More than 30 Federal agencies formed a working group in 1997 to make hundreds of federally supported teaching and learning resources easier to find. The result of that work is the FREE web site. FREE stands for Federal Resources for Educational Excellence. The web sites listed below are excerpted with permission from the FREE web site. This month, we highlight 11 web sites for language arts; in future months, we will feature other subject areas.
America Dreams—Lesson, Learning Page
This site from the Library of Congress investigates what the American Dream has meant over the years to poets, politicians, comedians, musicians, photographers, lawyers, reporters, and others. Students may contribute to the Student Gallery and post their dreams on a Wall of Dreams.
American Life Histories: Manuscripts from the Federal Writers' Project, 1936-1940
This Library of Congress American Memory section presents 2,900 life histories from 300 writers from 24 states. These histories describe individuals' families, incomes, occupations, political views, religions, diets, and observations.)
Do You Speak American?
This companion website for a film takes us cross-country to examine the dynamic state of American English and asks: Why do Maine lobstermen and Texas cowboys speak English so differently? How many varieties of American English are there? Is TV making us all sound the same? Topics include 100 common mispronunciations, how language is changing, local color in American literature, and regional writers. (MacNeil/Lehrer Productions, supported by National Endowment for the Humanities)
Narrative vs. Expository Texts
This Peace Corp site is written for students with limited English language skills, and uses the vignettes from Peace Corps Volunteers to compare and contrast expository and narrative texts. Students then go on to write essays of both types.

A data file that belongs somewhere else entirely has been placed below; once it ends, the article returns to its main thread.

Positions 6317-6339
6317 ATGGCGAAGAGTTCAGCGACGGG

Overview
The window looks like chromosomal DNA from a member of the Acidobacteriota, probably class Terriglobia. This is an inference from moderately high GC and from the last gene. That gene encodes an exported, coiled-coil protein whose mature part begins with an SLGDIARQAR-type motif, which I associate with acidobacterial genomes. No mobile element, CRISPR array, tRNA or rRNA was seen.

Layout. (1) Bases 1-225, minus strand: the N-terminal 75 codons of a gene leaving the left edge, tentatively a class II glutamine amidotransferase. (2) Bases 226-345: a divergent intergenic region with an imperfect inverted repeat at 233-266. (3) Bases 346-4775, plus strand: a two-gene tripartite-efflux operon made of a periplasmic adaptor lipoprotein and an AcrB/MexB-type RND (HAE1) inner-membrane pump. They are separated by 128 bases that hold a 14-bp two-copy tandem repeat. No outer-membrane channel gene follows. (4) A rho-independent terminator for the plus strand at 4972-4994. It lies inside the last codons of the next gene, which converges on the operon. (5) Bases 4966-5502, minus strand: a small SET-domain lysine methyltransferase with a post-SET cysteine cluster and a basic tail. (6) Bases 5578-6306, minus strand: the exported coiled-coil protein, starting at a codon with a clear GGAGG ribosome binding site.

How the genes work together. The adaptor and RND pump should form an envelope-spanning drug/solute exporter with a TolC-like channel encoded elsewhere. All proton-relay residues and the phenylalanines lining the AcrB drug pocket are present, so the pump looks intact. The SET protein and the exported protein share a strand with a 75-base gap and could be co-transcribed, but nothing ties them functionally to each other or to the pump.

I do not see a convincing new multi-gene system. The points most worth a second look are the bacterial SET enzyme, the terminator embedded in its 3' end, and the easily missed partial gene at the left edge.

1900 America: Historical Voices, Poetic Visions—Lesson, Learning Page
This is a lesson plan in which students create their own multi-media epic poems about the year 1900. Walt Whitman’s "Song of Myself" and Hart Crane’s "The Bridge" serve as artistic models for students, who also draw on life histories, sound recordings, and other primary resources. (Library of Congress)
Artifact Road Show—Lesson, Learning Page
This outlines a staff development workshop and offers lessons designed to help students put historical events in context and see them as a part of a larger story. Use of primary resources is the focus—where to find them, what they are, how to examine them, and how to "construct the context" to tell the whole story. (Library of Congress)
Between the Lions is based on the PBS children's TV series, and presents a new story each week with related interactive games and activities for kids 4-7. It also recommends books for each episode and offers more than 300 tips and resources for helping kids learn to read. (WGBH, supported by Department of Education)
A Child Becomes a Reader tells what parents can do to help children (ages 0-4 and 5-8) become readers. It includes suggestions about what to look for in day care centers and preschools, and a summary of scientific research on how children learn to read and write. (National Institute for Literacy, supported by Multiple Agencies)
America at the Centennial—Lesson, Learning Page
This site uses images and texts from the Philadelphia Centennial Exposition of 1876 to help students learn what the Exposition said about America at that time. Students work as historians using primary sources to create museum exhibits on issues of the Centennial Era. (Library of Congress)
Center for the Improvement of Early Reading Achievement (CIERA)
This site generates and disseminates theoretical, empirical, and practical solutions to persistent problems in the learning and teaching of beginning reading. (University of Michigan School of Education, supported by Department of Education)
This offers literacy training activities for tutors and mentors, a literacy assessment profile, and information for volunteer programs that help children in primary grades improve their reading. Its winter 2002 newsletter, "The Tutor," looks at the five skills identified by the National Reading Panel as key to literacy development during kindergarten to third grade. (Northwest Regional Educational Laboratory, supported by Department of Education)